For all the talk that the Miami Heat's championship reign rested squarely on the shoulders of LeBron James, that these NBA Finals would turn on how well or poorly the King played, Dwyane Wade knew the truth. If the Heat were going to beat the San Antonio Spurs, he would need to play better, too.
James had worn his shooting shirt like a cape to the Heat's practice on Wednesday, making a show of his declaration to lead his teammates into Game 4. Wade preferred to wait until tipoff to put on the real one.
Looking like the Wade of old instead of Old Wade, he totaled 32 points, six rebounds, four assists and six steals to lead the Heat to a 109-93 Game 4 victory over the Spurs Thursday night at the AT&T Center. The victory squares the series at 2-2 and assures the Finals will return to Miami for a sixth game, if not also a seventh. If the Spurs are going to dethrone the Heat, they will have to win at least once more on the Heat's court.
For that, the Heat can thank Wade. He'd had his early moments through the first three games of the Finals, but had struggled to close them. That wasn't the case Thursday. Eighteen of Wade's points came in the second half.
Slowed by an apparent knee injury, Wade hadn't scored more than 22 points since March 17. His 32 matched his high since March 4. He also became the first player to have at least 30 points and six steals in Finals game since Detroit Pistons Hall of Fame guard Isiah Thomas did it in 1988.
James wasn't too bad, either, totaling 33 points and 10 rebounds. For the first time in these Finals, the Heat's Big Three looked that the powerful trio that carried Miami to last year's championship.
The Heat came into Game 4 with a renewed sense of urgency. No team has ever won the Finals after trailing 3-1 in the series, and Miami had little interest in trying to become the first.
The Heat spotted the Spurs an early 10-point lead, but aside from another run at the end of the second quarter, largely controlled the game. Their defense, shredded by the Spurs' 3-point shooting in Game 3, produced seven blocked shots and 13 steals.
James also had vowed to play better after a sometimes-listless performance in Game 3, and he made good on his promise. He attacked the Spurs in transition, took the ball into the post and also took advantage of a key tactical change by Heat coach Erik Spoelstra.
To better spread the floor for James and discourage the Spurs from trying to crowd the lane with multiple defenders, the Heat started Mike Miller in place of Udonis Haslem. Miami's lineup change quickly made Spurs coach Gregg Popovich also go small in the game's opening minute by inserting guard Gary Neal in place of center Tiago Splitter.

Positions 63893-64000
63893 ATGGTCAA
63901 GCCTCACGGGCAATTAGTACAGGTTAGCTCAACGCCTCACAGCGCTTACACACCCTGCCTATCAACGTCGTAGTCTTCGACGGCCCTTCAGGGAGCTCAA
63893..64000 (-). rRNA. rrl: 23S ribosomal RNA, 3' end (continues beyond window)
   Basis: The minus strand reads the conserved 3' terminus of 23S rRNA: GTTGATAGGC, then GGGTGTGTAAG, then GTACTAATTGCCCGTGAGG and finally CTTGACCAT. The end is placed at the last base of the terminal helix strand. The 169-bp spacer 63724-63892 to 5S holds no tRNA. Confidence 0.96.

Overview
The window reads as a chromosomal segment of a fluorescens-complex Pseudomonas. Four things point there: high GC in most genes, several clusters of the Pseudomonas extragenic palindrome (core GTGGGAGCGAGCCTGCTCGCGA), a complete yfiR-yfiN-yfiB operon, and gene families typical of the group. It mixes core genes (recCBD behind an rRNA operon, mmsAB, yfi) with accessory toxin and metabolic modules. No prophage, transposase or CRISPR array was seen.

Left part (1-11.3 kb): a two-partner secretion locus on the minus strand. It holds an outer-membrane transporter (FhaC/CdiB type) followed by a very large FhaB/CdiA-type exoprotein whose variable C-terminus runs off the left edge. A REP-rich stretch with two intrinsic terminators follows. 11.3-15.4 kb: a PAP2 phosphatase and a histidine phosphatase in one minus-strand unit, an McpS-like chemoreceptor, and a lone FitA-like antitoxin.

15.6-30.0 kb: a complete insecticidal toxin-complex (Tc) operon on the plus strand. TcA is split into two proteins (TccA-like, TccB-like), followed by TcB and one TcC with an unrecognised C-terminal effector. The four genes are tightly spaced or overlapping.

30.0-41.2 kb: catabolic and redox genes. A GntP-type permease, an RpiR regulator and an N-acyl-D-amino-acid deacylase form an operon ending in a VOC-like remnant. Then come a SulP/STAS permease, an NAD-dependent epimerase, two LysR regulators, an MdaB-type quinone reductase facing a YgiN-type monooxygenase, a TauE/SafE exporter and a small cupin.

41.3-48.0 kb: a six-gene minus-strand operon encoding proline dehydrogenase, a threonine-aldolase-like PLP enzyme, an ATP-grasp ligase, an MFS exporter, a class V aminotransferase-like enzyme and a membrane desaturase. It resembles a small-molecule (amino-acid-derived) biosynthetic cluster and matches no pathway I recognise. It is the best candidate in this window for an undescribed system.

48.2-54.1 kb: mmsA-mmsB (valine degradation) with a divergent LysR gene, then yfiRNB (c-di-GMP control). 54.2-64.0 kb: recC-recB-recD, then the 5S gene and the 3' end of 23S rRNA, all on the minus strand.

"We need to impose our identity more than we did last game," Spoelstra said before the game.
The change also might have had an undesired effect on the Heat. Often playing with only one true big man on the floor – Chris Anderson, an important part of Miami's bench during the postseason, didn't play in the first half – the Heat had a tougher time keeping Parker from penetrating into the lane and finishing.
The hamstring injury that forced Parker to the bench in the second of half of Game 3 and threatened to keep him there for Game 4, also did little to slow the All-Star point guard in the first half. Popovich proclaimed Parker "ready to go" at the Spurs' morning shootaround, and Parker thrice-repeated his coach's declaration – likely under his coach's order – that he would be "ready to go" come game time.
Turns out, Parker was more than ready to go. He just had trouble finishing. Parker scored the Spurs' first basket, had 11 points in the first quarter and led their comeback from a nine-point deficit late in the second quarter. He finished the first half with 15 points, using his late charge to send the Spurs into halftime with the game tied at 49.
The problem for the Spurs: Parker also finished the third quarter with 15 points. And he finished the final quarter with 15 points. The Heat did a better job of corralling him with multiple defenders in the second half, stifling the Spurs' offensive attack.
With Wade matching James' dominant performance with his own, that was more than enough to give the Heat the push they needed.
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